Operating Solar Kilns on a Rainy Day

On rainy days, close the vents and switch off the fans. March 16, 2015

I have a small solar kiln built along the lines of the Virginia Tech plan. I've achieved very good results, and tracking daily data has been very informative. I'm down to low teens now in terms of MC, so I've been leaving the out-vents closed. Yesterday I left the fans off due to rain. Understandably (I guess), the MC inched up a tad, about 0.3%. My question is: What to do on a rainy day? Should I close the in-vents and run the fans?

Forum Responses
(Sawing and Drying Forum)
From Contributor B:
Hope you don't mind a response over an answer, because I really don't have a scientific one. I considered a solar kiln, but due to my environmental conditions (I live in NW Oregon) it seemed like a bad idea; in those thoughts I had considered using a home type dehumidifier to finish the charge off on cool or wet times, but decided to go with a Nyle instead because cool and wet is the typical here. So does that make sense in your (or anyone else’s) situation?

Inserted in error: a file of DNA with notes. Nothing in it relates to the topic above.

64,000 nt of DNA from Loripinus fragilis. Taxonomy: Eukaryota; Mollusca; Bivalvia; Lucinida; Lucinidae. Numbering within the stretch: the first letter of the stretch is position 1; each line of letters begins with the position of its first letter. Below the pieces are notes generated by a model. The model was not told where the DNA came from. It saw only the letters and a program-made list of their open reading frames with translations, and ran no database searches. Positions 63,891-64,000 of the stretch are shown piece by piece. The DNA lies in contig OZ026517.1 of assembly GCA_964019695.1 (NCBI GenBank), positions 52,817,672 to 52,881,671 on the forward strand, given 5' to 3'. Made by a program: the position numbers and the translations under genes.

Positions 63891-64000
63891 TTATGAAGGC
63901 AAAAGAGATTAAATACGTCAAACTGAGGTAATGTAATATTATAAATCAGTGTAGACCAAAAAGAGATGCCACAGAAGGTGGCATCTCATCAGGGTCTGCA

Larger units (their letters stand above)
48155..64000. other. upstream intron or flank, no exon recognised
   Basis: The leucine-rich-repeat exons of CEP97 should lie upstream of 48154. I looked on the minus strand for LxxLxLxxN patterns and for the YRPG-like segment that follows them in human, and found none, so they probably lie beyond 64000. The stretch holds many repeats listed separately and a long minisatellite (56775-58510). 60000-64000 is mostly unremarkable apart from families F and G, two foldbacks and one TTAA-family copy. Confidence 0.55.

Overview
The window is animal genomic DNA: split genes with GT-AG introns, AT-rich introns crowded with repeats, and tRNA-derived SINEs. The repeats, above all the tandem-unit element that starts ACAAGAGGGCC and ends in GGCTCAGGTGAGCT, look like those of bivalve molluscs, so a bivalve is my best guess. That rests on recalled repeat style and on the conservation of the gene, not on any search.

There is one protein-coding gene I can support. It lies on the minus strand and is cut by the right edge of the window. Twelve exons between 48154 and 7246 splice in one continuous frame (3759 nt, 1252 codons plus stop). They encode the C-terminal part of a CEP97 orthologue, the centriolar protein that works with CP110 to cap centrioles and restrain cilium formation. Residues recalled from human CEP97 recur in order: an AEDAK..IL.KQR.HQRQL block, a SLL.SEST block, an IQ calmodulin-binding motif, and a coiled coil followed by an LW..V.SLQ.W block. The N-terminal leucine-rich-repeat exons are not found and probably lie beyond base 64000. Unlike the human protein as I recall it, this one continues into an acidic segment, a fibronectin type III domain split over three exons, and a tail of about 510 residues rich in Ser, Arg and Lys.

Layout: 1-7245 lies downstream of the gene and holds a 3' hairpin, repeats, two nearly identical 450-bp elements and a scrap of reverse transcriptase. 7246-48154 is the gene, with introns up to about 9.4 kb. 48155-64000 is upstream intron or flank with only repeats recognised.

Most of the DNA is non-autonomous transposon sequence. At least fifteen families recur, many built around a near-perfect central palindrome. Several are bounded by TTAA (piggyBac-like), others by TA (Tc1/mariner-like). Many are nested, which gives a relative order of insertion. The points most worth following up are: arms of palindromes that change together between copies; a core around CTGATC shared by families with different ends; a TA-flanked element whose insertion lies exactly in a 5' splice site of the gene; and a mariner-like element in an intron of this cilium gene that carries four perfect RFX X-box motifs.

From the original questioner:
I'm in the Piedmont section of N. Carolina, so normally I would have good days for a solar kiln even in the winter. The past two days though have been very overcast (and rain yesterday). I'm inexperienced with evaporators, although I understand the principle behind them. However, I do this to produce lumber for personal use only. I do have to limit my excursions into other options in order to have time to use the lumber. The solar kiln that I built is a good overall choice for me, though I can see that others might want to explore more options.

From contributor M:
Vents closed fans off. If your fans are on timers, the VA Tech site suggests using a humidistat to override the fan control on rainy days.

From Contributor H:
Taking it to the extreme you could measure RH% inside the kiln and outside and calculate absolute humidity for both inside and outside. Don't ever vent if absolute humidity outside is higher than inside.